Completed the regular daily checkup on the Japanese experiment GCF-JAXA (Granada Crystallization Facility) in the Russian TBU incubator, maintained at +20 degC, including a temperature check on its ART (automatic temperature recorder), and
Performed the daily monitoring, picture-taking and downloading on the BIO-5 Rasteniya-2 ("Plants-2") experiment which researches growth and development of plants (peas) under spaceflight conditions in the Lada-12 greenhouse from IBMP (Institute of Bio-Medical Problems, Russian: IMBP).
Peggy gathered measurements for the weekly atmospheric status check for ppO2 (Partial Pressure Oxygen) and ppCO2 (pp Carbon Dioxide), using the hand-held CSA-CP (Compound Specific Analyzer-Combustion Products), CSA-O2 (CSA -Oxygen sensor) and CDMK (CO2 Monitoring Kit). Batteries were to be replaced if necessary. (Purpose of the 15-min activity is to trend with MCA (Major Constituents Analyzer), i.e., to correlate the hand-held readings with MCA measurements. CSA-CP sensors (and readings) employed in the SM were #1051 (20.1%) & #1044/prime (20.3%); in Node-1 #1058 (19.0%); and in Node-2 #1045 (20.0%). O2 sensor checks used #1052 (20.8%), #1041 (20.9%). CDMK CO2 level in Lab was 0.5% and in SM 0.5%.)
As a fix for the erratic temperature sensor A of the CDRA (Carbon Dioxide Removal Assembly)'s absorbent bed #2, Whitson today installed a jumper cable to bypass the sensor, then supported the ground-commanded activation of CDRA (9:50am-11:50am) by connecting the regular ITCS LTL (Internal Thermal Control System/Low Temperature Loop) coolant jumper at the LAB1D6 rack for cooling. (The anomalous dP signature has not been explained yet, despite several days of troubleshooting.)
Whitson and Eyharts conducted a 30-min review of new POC DOUG (Portable Onboard Computer/Dynamic Onboard Ubiquitous Graphics) material, now using the new R5 software upgrade which mainly incorporates SPDM functionality into the MSS (Mobile Service System) and PCS (Portable Computer System) displays. The review was for the SSRMS (Space Station Remote Manipulator System) activities scheduled on 3/4 (Tuesday). (Next week's Robotics ops will essentially be the regular prelaunch checkout of the MSS/SSRMS complex for STS-139/1J/A, involving maneuvers to grapple the MBS PDGF-3 (Mobile Base System Power & Data Grapple Fixture 3), grapple & ungrapple the Node-2 PDGF, perform a checkout of the Cupola & Lab RWS (Robotics Workstation), and finish by moving the robotarm to the 1J/A start position.)
Later today, before sleep time, Peggy will stand by to reconnect PCS laptops after ground specialists have finished uploading patches to the three C&C MDMs (Command & Control Multiplexer/Demultiplexer) computers. (For loading the software patches (which deal with ATV Fire Warning and the Time Tag Queue), engineers have performed two Backup vs.Standby C&C swaps, followed by a Primary-to-Standby C&C transition about 12 hrs later. The CDR will reconnect PCSs after the C&C1 transition to Primary (C&C3 then being Backup & C&C2 Standby).)
Leo Eyharts had another 60 minutes for himself for general orientation (station familiarization & acclimatization), as is standard daily rule for the first two weeks after starting station residency.
The crewmembers completed their regular 2.5-hr. physical workout program (about half of which is used for setup & post-exercise personal hygiene) on the CEVIS cycle ergometer (CDR, FE-2), TVIS treadmill (FE-1), RED resistive exercise device (CDR, FE-2) and VELO bike with bungee cord load trainer (FE-1, FE-2).
Peggy then transferred the crew's exercise data file to the MEC laptop for downlinking, as well as the daily wristband HRM (Heart Rate Monitor) data of the workouts on RED, followed by their erasure on the HRM storage medium (done six times a week).
At ~3:45am EST, the crew held the regular (nominally weekly) tagup with the Russian Flight Control Team (GOGU), including Shift Flight Director (SRP), at TsUP via S-band/audio, phone-patched from Houston and Moscow.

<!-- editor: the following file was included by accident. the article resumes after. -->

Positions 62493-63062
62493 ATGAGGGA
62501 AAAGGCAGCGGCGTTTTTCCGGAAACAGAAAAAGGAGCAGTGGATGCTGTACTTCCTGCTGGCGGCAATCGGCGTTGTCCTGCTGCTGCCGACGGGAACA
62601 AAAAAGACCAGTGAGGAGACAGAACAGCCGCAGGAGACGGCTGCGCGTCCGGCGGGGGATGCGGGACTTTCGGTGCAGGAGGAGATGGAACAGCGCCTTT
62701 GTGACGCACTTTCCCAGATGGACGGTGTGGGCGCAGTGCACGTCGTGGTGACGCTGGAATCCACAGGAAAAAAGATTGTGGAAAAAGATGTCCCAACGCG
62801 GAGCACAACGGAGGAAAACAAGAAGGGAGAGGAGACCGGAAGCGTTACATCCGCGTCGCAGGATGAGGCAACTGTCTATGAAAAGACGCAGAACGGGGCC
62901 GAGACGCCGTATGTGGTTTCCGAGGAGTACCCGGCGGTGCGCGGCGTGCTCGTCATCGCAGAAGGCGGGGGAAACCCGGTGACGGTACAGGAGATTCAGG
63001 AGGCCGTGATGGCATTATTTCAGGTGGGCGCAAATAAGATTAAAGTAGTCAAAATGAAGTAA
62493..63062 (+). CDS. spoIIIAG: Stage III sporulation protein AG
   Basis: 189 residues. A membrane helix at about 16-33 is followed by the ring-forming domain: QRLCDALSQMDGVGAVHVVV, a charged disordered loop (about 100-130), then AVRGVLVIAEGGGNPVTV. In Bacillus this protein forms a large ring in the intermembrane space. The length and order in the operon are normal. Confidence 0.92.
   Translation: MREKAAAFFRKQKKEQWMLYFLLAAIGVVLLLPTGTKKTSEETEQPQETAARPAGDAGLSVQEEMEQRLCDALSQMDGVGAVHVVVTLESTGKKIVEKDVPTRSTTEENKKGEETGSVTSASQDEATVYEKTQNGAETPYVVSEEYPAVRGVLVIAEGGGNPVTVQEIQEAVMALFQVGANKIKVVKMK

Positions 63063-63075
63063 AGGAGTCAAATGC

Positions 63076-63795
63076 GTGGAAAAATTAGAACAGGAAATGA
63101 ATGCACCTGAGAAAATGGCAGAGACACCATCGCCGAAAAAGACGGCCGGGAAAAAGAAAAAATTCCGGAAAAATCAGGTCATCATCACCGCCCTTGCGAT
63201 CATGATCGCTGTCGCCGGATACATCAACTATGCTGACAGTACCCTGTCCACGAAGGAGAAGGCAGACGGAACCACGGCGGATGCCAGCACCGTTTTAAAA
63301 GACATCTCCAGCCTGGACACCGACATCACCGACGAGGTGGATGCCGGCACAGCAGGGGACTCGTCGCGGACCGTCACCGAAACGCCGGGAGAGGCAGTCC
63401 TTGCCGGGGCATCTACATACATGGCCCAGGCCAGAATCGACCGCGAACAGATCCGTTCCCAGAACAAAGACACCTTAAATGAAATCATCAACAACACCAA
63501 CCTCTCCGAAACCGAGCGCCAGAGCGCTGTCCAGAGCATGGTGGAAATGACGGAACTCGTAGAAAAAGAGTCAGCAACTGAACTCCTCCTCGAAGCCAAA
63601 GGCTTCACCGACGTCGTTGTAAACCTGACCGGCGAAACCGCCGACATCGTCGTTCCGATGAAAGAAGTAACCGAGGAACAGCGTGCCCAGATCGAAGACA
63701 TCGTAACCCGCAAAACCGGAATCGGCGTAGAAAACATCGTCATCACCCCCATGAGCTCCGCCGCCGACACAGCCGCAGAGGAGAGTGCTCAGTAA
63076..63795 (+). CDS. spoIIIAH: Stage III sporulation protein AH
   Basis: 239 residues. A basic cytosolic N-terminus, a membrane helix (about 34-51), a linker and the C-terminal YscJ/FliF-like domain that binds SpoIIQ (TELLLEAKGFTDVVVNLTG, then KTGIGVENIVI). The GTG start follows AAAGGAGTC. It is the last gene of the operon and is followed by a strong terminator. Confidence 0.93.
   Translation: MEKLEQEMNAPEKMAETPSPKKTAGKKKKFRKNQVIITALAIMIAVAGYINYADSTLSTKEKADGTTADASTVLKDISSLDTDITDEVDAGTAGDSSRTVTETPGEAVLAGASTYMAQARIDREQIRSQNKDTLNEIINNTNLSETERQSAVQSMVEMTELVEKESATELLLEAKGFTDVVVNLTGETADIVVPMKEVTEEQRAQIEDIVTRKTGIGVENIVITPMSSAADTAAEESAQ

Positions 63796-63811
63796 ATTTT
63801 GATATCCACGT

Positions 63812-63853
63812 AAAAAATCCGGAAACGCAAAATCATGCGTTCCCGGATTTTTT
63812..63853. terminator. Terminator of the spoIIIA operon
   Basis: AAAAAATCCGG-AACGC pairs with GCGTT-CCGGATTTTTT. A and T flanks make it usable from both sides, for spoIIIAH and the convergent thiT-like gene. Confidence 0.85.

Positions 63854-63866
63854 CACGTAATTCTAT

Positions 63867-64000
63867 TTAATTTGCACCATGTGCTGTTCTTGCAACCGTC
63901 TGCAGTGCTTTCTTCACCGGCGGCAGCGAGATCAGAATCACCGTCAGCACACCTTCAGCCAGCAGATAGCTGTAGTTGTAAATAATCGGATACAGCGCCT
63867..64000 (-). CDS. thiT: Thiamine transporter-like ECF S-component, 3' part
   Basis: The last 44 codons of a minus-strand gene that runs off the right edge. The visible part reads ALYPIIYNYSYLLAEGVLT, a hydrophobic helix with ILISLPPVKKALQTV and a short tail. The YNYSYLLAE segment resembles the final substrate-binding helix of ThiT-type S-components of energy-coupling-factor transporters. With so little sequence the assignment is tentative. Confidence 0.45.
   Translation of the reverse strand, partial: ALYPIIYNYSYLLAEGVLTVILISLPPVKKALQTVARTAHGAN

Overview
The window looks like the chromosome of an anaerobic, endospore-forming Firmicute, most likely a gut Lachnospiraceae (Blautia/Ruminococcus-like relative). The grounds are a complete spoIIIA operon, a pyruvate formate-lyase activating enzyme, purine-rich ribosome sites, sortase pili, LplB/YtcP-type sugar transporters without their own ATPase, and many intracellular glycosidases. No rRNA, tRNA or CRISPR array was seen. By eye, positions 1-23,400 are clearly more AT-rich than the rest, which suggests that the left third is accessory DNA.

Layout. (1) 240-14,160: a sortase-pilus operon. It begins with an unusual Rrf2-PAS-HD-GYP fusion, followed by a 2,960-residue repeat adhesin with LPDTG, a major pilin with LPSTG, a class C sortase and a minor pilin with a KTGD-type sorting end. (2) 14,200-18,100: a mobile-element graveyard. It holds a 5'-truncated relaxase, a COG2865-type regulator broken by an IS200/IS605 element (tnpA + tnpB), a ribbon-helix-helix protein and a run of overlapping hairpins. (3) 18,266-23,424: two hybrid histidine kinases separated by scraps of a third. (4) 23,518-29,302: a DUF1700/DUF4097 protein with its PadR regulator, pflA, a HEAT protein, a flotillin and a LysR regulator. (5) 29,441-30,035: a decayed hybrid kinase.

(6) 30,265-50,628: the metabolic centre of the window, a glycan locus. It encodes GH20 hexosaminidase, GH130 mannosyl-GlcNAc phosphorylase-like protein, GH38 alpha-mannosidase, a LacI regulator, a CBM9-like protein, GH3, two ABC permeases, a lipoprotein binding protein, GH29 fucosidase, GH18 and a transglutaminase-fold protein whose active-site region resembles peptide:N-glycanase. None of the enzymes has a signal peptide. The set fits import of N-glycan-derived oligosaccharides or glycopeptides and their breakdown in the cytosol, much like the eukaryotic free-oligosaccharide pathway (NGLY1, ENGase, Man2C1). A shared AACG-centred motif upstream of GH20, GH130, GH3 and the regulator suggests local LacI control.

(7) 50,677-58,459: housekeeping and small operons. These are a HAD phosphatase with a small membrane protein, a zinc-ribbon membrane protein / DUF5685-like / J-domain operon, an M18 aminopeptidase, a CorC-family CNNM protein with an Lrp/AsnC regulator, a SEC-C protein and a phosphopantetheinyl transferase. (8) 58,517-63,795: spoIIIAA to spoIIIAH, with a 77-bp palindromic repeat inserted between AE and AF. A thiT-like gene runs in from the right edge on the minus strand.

At ~4:45am, Leo conducted the regular weekly 15-min. audio tagup with ESA's Col-CC (Columbus Control Center) in Oberpfaffenhofen near Munich/Germany. (S/G-2 (Space-to-Ground 2) phone patch via SSC-10 (Station Support Computer 10)).
At ~2:10pm, the crew had their twelfth weekly tagup with the Lead Flight Director at JSC/MCC-H via S-band/audio. (S/G-2 (Space-to-Ground 2) phone patch via SSC-10 (Station Support Computer 10)).
OGS Activation Update: By adding some water into the US OGS (Oxygen Generation System) WDS (Water Delivery System), the ground succeeded last night in activating the OGS. The system is currently generating O2 at a nominal 3-person equivalent rate.
COL Update: Columbus module and systems are performing nominally.
CWC Update: An updated CWC (Contingency Water Container) 'cue card' was uplinked for the crew's reference. (The new card (16-0018V) lists 35 CWCs (~1427.9 L total) for the four types of water identified on board: technical water (812.9 L, for Elektron, flushing, hygiene), potable water (559.6 L), condensate water (54.7 L), waste/EMU dump and other (07 L). Of the 35 containers, nine CWCs with technical water (388.9 L) cannot be used until cleared for Wautersia bacteria, and 10 CWCs with potable water (427 L), transferred from Atlantis, are not cleared for use pending analysis of samples returning on 1E.)
CEO photo targets uplinked for today were Hubbard Brook, New Hampshire (there was snow on the ground and ice on the rivers this time of year for the first of two Long Term Ecological Research (LTER) sites. The main objective from the standpoint of CEO is a record of land cover/land use change on a seasonal basis. The Hubbard Brook Experimental Forest (HBEF) is a 3,160 hectare reserve located in the White Mountain National Forest, near Woodstock, New Hampshire. The on-site research program is dedicated to the long-term study of forest and associated aquatic ecosystems. Overlapping imagery of this area was requested), and Plum Island Ecosystem, Maine (the second of two LTER sites for this day, the principal study site was the Plum Island Sound estuary, its coupled Parker, Rowley and Ipswich River watersheds and the adjacent coastal ocean, the Gulf of Maine. This LTER site focuses on how several aspects of global change influence organic matter and nutrients from land, ocean and marshes and how they interact with the external drivers (climate, land use, river discharge, sea level). Overlapping imagery of this area was requested).